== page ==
For this church:
Features and Fittings
The church is built in a “High Church Style” and the eye is drawn down the nave through the wrought iron screen to the altar.
The screen may well have been made locally, possibly at the colliery, and was the village’s response to the gift of their church. The gates of the screen may well have a hidden message too, for they may only be entered in single file: Jesus urged his followers to “enter by the narrow gate” (Matthew 7.13). A pertinent reminder is also written in Latin above them, perhaps for our own day, “Lord God of the Sabbath”.
Just inside the screen are the choir stalls and the ministers’ desks face east away from the congregation, again emphasizing where the focus of the church is. The organ loft gallery may be seen on the south side of the church. Standing here you are actually standing under the tower which is supported on four arches.
The nine square panels above the choir stalls are the floor of the ringing chamber in the tower. The central one is a trap door and the six bells were taken through this to the belfry and may be removed this way for maintenance. The painting is perhaps also the cleanest part of the ceilings in the church and gives an impression of what they could look like if restored.
At the base of the columns supporting the arches are four angels. No two carvings anywhere inside the church or out are identical and there are well over 100 different figures and faces depicted in the stonework. The corbelling at the base of the roof buttresses in the nave too shows the same attention to detail: all are different.
Around the church are many texts, some only just distinguishable with the passage of time. As you entered the church you have already passed under two. Over the chancel arch is written: “Glory to God in the highest and peace on earth to all men.”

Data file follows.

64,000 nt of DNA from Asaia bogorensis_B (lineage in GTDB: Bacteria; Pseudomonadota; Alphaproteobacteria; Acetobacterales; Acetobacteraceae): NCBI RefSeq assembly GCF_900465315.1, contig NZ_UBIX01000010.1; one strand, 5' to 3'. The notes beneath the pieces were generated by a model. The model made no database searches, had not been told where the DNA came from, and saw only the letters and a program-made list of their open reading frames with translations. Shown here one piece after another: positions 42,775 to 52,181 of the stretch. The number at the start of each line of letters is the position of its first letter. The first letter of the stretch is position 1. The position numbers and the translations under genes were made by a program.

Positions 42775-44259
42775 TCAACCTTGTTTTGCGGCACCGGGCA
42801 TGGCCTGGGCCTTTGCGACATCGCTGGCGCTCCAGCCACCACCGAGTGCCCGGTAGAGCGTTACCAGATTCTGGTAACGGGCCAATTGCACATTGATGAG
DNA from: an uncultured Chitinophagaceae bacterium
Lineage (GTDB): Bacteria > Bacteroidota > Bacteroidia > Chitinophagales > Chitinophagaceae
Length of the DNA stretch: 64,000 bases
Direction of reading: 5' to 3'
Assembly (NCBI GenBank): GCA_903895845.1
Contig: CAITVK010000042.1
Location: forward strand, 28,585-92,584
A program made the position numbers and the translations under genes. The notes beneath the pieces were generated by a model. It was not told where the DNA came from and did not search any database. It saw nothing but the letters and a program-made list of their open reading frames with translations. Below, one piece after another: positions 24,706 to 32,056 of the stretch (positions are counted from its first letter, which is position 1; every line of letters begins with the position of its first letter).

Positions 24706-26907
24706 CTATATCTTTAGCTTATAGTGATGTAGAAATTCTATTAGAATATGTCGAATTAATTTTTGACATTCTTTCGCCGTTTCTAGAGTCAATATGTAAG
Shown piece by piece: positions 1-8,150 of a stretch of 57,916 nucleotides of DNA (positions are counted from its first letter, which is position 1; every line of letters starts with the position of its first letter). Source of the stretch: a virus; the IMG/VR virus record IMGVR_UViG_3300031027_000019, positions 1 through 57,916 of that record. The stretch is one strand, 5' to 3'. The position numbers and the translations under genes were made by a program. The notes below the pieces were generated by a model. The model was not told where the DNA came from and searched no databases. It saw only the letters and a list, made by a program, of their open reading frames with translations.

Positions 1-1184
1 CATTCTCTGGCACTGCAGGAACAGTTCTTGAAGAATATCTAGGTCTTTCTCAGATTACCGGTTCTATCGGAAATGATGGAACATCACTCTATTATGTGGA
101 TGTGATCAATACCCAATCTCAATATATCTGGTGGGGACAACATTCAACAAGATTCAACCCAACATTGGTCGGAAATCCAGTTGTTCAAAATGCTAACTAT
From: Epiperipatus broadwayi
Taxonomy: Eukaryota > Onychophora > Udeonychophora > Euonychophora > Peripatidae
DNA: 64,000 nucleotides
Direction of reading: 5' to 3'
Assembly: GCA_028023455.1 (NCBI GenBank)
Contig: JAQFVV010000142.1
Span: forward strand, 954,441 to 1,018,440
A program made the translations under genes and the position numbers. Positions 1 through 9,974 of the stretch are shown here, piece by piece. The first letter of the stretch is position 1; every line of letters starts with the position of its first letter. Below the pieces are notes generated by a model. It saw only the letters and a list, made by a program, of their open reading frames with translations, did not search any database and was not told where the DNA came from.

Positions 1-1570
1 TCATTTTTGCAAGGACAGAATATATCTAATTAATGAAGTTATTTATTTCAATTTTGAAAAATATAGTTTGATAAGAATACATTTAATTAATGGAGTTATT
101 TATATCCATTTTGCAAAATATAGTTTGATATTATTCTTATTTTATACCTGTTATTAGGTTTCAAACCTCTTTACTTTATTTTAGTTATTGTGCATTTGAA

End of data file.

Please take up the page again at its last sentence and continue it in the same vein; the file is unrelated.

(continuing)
The chancel must have been fairly “bare” when the church was first completed as all the elaborate decoration and the windows were added after the death of the fourth Duke of Newcastle in 1864. It is interesting to note how St Lukes day was important in the early life of the church. The foundation stone was laid on this day in 1861, the church was dedicated the same day in 1863, and the Duke died on St Lukes day 1864. The additions were also completed on this day 1865. Around the back of the altar is a frieze, some of which is sadly now coming away from the walls
The inscription reads:
On the south side is the elaborate sedilia referred to above. The chancel ceiling was added in 1908 following a fund-raising campaign by the church to “beautify the sanctuary”. The plans were drawn up by Mr. Hodgson Fowler, a noted church architect of the day.
The roof was over boarded at a cost of £30 by Messrs Bowman of Stamford and the work is recorded as being complete in the parish magazine of August 1908. The painting is described as being “executed in rich soft colours with beautiful effect”, the designs being created by Mr Ashforth of Lincoln to 15th Century specimens. Sadly with time the appearance of the ceiling has deteriorated.
As mentioned earlier the high church style leads to the chancel but on returning to the nave there are some features, which are worth noting. The first, and perhaps at the moment not the most obvious, is the roof.